Friday, November 25, 2016

Decolonizing Criminology

By Biko Agozino

Do not let the smiles fool you. Yesterday and today, I have been privileged to see grown men and women shed tears profusely at the University of Wollongong, Australia, during the symposium on Indigenous Perspectives on Decolonising Criminology and Criminal Justice organized by Dr. Juan Tauri and colleagues in the Forum for Indigenous Research Excellence. It is rare to see such raw emotions at a scholarly symposium but this one was not just scholarly, it was a scholar-activism symposium with participants from the community who shared their survival of the dehumanizing effects of imperialistic social control, reflecting my methodology of committed objectivity. 


I am honored to see my own work being affirmed and being extended by colleagues from around the world. I am hopeful that the work we all are doing will result in the deepening of democracy through the pushing back of the legacies of colonialism and the control-freak state to allow more diversity, equality, fraternity, and liberty to the majority of the people suffering the consequences of race-class-gender authoritarian populism. I also shared my own experience as a survivor of genocide in Biafra, a fact that the world was reminded of by Amnesty International on 24 November in a report on the killing of 150 nonviolent Biafra commemorators in Nigeria in 3 months since August 2016. Coincidentally, the AI report was released as I was presenting my plenary on the 'withering away of the law thesis' in which I wondered why the postcolonial states have tended to cling to the genocidal and other repressive fetishes imposed by colonialism rather than continue the push for decolonization to its historic conclusions. But more importantly, why are even critical criminologists and community organizers afraid to demand the further decolonization of civil society for the benefit of all?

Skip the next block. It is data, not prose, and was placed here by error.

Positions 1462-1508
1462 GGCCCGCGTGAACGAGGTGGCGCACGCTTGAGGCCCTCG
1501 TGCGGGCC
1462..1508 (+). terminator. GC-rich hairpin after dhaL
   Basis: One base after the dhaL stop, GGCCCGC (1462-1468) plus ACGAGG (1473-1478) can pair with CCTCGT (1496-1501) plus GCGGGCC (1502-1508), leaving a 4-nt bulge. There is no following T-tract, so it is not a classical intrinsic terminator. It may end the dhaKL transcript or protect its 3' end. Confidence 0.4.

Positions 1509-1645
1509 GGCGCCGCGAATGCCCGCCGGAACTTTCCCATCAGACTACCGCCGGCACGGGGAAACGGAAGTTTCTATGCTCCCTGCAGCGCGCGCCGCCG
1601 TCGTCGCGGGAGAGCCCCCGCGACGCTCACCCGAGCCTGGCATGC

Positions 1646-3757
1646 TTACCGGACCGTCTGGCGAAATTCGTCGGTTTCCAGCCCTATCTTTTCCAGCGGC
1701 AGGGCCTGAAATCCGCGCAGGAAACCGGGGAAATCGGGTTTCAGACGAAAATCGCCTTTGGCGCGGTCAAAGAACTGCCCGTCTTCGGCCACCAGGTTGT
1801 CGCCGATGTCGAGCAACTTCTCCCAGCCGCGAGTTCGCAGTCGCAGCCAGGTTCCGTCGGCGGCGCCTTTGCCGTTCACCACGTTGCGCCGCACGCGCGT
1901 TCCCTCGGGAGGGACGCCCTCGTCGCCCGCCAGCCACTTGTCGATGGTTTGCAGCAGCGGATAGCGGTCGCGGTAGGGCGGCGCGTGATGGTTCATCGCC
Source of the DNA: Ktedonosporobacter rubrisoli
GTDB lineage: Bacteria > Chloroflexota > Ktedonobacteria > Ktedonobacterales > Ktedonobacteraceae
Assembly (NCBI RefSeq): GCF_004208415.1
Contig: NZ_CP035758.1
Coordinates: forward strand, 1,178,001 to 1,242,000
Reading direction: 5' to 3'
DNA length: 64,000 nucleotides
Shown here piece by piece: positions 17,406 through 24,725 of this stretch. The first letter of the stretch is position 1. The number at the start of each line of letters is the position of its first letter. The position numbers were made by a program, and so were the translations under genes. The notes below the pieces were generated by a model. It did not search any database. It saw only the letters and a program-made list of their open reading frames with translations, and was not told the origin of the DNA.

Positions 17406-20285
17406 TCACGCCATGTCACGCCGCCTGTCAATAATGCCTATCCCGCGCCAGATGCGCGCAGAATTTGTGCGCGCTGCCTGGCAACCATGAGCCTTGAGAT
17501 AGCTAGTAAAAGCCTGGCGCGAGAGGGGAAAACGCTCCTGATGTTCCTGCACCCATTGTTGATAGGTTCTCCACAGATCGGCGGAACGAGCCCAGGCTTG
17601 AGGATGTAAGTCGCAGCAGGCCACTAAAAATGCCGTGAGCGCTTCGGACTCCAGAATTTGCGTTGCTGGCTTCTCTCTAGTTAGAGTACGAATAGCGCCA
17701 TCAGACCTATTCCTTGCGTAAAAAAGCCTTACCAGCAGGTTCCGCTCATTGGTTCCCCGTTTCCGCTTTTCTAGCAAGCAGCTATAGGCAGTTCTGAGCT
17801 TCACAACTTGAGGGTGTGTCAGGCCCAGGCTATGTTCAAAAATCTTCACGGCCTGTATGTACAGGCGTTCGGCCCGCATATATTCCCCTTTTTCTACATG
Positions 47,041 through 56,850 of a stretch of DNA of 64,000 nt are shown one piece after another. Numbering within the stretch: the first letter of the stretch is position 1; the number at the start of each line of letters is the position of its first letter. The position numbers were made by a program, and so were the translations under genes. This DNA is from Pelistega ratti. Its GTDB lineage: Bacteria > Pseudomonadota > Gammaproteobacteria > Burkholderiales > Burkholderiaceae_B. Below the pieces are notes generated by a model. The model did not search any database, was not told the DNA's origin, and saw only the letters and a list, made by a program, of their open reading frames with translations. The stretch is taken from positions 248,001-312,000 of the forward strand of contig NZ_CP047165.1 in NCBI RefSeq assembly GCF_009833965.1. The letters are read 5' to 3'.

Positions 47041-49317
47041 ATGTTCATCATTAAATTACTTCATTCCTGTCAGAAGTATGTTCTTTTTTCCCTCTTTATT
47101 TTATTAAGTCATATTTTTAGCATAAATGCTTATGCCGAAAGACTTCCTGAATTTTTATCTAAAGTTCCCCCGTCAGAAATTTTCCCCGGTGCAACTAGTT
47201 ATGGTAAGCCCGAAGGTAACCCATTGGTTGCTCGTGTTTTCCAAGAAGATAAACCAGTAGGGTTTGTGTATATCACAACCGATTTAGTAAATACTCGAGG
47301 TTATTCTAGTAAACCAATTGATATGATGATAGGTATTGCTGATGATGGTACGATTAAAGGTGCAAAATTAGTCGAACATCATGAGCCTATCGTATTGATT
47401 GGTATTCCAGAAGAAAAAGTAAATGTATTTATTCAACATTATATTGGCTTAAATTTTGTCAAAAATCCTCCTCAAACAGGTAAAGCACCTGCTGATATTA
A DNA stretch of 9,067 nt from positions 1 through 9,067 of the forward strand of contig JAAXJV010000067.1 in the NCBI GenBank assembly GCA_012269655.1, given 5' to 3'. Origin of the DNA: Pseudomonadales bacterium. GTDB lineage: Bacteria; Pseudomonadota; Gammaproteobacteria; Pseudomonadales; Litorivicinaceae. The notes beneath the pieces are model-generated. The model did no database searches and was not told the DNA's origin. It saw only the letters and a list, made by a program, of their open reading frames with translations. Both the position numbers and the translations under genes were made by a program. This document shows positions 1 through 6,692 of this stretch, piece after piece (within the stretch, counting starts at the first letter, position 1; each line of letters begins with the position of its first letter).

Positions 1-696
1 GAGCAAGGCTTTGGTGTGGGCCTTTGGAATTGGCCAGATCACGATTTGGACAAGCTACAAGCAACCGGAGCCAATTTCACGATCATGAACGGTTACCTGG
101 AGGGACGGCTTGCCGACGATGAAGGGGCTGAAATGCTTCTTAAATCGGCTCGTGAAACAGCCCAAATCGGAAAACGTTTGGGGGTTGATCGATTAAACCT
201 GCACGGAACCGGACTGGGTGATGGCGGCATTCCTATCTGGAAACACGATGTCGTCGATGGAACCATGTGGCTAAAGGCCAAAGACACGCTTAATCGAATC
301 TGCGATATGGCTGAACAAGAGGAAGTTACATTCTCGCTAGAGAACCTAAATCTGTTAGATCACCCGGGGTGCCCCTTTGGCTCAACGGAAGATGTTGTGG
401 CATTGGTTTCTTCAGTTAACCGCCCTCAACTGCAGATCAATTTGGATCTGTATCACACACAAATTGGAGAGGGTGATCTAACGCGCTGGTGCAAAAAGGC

5 comments:

Obododimma Oha said...

Thank you for your work on the decolonization of criminology which, in relation to Nigeria, I believe, includes a critical perspective to emerging internal colonial systems that criminalize legitimate struggles like Biafran self-determination. Ironically, it is the colonial rogue state which commits mass murders and crimes against humanity that alleges criminality against the victim. But History remains the incorruptible judge that tells the internal and external power structures that they are outrightly criminal in their pursuits and actions.

Emmanuel Onyeozili said...

ONYE Odozi obodo na Australia keep the message and the pressure building until one day it gets to a boiling point. What am intellectual discourse on an issue the Western Criminology would opt not to touch. Total Decolonization today, tomorrow, and forever.

Odozi Obodo said...

Professor Oha and Professor Onyeozili, thanks for your support. Decolonization will continue so long as there is colonization and democratization will be deepened as the outcome for the benefit of all.

Biko

Dr. Austin S Jane/Zhao shuyan said...

If we really want to eliminate evil and unfair roots in the society. Peace talk is effective alternative, to remove satanic ghost and co-existance.Equality,fraternity and liberty in the years to come!

Odozi Obodo said...

Thanks Dr. Austin.